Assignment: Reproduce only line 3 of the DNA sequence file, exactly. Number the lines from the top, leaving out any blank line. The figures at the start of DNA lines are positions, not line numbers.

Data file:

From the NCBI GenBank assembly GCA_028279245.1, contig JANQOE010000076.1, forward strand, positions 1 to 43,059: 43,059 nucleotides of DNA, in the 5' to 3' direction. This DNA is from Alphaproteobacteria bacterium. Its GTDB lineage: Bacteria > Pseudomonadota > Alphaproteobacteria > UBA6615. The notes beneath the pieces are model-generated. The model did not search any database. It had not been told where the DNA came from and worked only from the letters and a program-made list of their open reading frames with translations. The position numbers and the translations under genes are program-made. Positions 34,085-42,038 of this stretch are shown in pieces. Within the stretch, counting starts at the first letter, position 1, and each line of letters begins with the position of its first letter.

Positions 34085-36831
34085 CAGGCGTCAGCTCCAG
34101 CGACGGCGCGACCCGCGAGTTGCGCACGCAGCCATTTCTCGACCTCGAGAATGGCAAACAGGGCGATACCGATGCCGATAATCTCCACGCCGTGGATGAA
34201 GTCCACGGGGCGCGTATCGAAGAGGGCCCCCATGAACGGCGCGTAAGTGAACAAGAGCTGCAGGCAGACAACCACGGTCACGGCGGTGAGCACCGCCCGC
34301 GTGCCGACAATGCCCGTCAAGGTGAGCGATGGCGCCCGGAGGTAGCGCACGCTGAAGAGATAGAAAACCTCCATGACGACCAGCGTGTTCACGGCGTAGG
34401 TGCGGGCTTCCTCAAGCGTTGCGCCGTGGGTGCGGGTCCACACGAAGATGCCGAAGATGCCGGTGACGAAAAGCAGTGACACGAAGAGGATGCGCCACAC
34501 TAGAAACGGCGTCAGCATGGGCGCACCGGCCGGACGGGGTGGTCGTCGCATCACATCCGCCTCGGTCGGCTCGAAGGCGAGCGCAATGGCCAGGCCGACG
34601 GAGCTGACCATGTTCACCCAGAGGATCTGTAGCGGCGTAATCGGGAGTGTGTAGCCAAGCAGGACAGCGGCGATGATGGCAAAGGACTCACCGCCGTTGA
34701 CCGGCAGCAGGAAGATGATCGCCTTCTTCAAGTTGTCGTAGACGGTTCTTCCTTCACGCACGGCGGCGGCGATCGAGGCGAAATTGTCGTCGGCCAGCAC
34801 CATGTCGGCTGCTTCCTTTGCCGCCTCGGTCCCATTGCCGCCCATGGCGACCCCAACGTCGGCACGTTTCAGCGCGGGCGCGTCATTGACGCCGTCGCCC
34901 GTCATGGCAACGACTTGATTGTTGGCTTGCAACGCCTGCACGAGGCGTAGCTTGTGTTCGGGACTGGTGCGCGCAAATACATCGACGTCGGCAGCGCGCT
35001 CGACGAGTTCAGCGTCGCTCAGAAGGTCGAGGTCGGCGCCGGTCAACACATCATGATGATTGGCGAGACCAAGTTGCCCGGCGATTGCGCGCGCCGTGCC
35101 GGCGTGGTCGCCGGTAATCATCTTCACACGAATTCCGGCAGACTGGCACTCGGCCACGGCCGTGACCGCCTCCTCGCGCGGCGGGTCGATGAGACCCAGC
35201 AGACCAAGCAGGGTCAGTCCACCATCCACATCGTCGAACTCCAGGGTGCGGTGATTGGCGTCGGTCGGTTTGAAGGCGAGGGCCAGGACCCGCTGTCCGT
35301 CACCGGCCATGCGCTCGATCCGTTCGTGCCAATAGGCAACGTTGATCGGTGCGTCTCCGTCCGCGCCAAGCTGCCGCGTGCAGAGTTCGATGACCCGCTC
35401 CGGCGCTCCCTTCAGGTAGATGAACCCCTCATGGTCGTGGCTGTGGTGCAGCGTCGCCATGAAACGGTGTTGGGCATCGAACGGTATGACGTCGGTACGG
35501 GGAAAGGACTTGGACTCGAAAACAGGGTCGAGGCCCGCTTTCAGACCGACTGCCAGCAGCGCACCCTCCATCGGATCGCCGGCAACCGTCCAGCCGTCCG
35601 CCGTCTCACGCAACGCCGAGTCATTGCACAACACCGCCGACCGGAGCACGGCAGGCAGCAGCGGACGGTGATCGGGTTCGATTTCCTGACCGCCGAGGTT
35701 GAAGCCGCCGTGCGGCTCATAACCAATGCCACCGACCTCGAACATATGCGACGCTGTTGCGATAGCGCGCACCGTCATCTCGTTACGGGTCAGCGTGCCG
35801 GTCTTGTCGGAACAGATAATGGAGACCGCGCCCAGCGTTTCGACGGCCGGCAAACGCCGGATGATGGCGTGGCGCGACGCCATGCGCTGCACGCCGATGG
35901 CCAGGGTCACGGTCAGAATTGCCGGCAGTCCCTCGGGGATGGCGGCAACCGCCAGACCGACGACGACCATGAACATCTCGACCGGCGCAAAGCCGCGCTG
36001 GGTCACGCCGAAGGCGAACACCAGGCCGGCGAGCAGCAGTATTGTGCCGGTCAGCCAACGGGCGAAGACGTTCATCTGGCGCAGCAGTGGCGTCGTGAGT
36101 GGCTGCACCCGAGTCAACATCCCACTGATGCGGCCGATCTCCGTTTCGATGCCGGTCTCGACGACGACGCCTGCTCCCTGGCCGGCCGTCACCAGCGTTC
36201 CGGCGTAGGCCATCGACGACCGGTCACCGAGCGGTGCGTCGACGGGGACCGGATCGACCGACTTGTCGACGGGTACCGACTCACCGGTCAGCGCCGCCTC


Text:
34085 CAGGCGTCAGCTCCAG